deadliest deadline

meandering thoughts on the beat

Monday, July 31, 2006

12 Little Things Every Filipino Can Do to Help Our Country

A spirited discussion in one of the automotive forums i am a member of spurred me to Google Alex Lacson's list. I had actually met the guy when i was in college and he struck me as a nice, easy-going guy. Shy and quiet, he is the type who never says anything bad about anyone. for more details, readers can Google his name and find out the inspiring story of how his book "12 Things You Can Do to Help Our Country" came about.

  1. Follow traffic rules. Follow the law.
  2. Whenever you buy or pay for anything, always ask for an official receipt.
  3. Don’t buy smuggled goods. Buy Local. Buy Filipino.
  4. When you talk to others, especially foreigners, speak positively about us and our country.
  5. Respect your traffic officer, policeman and soldier.
  6. Do not litter. Dispose your garbage properly. Segregate. Recycle. Conserve.
  7. Support your church.
  8. During elections, do your solemn duty.
  9. Pay your employees well.
  10. Pay your taxes.
  11. Adopt a scholar or a poor child.
  12. Be a good parent. Teach your kids to follow the law and love our country.
oh and if you can, please pass the list on to your friends. To Alex, may your tribe increase my friend.

Thursday, July 27, 2006

SONA and the state of education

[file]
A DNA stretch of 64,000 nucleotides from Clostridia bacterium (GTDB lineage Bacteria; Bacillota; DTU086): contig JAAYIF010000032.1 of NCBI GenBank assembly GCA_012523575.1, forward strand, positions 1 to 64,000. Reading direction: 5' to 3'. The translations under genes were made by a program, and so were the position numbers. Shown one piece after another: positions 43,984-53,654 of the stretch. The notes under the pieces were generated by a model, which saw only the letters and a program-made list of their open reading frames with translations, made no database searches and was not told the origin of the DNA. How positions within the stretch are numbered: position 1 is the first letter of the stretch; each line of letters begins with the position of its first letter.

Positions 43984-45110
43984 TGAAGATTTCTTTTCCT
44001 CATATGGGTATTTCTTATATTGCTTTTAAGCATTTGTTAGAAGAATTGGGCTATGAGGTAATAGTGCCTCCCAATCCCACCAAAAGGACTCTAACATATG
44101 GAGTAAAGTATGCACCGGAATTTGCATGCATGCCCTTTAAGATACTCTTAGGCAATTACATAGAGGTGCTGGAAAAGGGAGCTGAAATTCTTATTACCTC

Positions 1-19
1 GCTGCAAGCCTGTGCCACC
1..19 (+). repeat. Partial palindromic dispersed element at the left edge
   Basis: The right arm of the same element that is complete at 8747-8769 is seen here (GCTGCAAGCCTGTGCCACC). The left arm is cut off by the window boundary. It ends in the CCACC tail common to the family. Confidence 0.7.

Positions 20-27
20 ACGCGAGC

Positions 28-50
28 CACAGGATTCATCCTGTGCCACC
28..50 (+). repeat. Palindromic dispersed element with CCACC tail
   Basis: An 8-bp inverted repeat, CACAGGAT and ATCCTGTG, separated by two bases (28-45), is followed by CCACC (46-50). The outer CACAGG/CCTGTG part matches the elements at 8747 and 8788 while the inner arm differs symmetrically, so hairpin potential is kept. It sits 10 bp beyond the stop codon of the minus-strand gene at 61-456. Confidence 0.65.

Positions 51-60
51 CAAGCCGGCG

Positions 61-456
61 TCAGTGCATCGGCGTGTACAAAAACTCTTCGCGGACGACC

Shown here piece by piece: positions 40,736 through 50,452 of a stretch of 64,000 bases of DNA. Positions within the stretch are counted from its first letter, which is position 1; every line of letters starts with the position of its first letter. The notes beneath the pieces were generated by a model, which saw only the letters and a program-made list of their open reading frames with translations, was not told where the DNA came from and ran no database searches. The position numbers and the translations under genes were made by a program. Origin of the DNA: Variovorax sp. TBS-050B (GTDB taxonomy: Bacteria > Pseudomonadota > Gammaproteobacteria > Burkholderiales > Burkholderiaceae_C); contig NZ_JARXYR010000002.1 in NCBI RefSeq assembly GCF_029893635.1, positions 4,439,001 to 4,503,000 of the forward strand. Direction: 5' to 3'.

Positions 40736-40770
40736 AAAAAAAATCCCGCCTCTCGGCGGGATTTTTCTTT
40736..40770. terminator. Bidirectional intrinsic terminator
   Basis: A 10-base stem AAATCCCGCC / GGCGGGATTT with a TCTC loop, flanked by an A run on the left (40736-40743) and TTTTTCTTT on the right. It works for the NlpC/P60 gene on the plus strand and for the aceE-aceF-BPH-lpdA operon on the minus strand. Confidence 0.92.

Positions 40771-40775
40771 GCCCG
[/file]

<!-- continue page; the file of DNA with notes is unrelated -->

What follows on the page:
Much has been said by columnists and bloggers about the last SONA and how impossible the President's goal is to fight corruption, set up the "super regions," and build infrastructure. I noted with some frustration, tinged with just about the right hint of righteous indignation, that she said barely anything about education. Only that ladderized education must be continued. But what about basic education? Sadly, the President again has failed (as usual) to see or is glossing over the fact that the education system in the country is in crisis and that to save it, focus must be given to basic education. Let us look at some basic facts. Resource gaps are unfortunately represented by the shortages in classrooms. At daily single shifts with one teacher per 50 students, there is a gap of around 10,000 classrooms. At double shifts, that's still 4000 to 6000 classrooms. There is a lack of teachers, or to qualify, a lack of really good teachers who can teach the subjects they majored in. Teachers are paid only basic wages and have to make do to survive in light of rising consumer prices. Yet the output expected of them, when they have to teach something like 50 to 100 students in a class in the worse conditions, is so high. On the average, students’ mastery levels of even the most basic subjects like English, Math and Science is wanting. They average near the 50 percent level when mastery level is at 75 percent.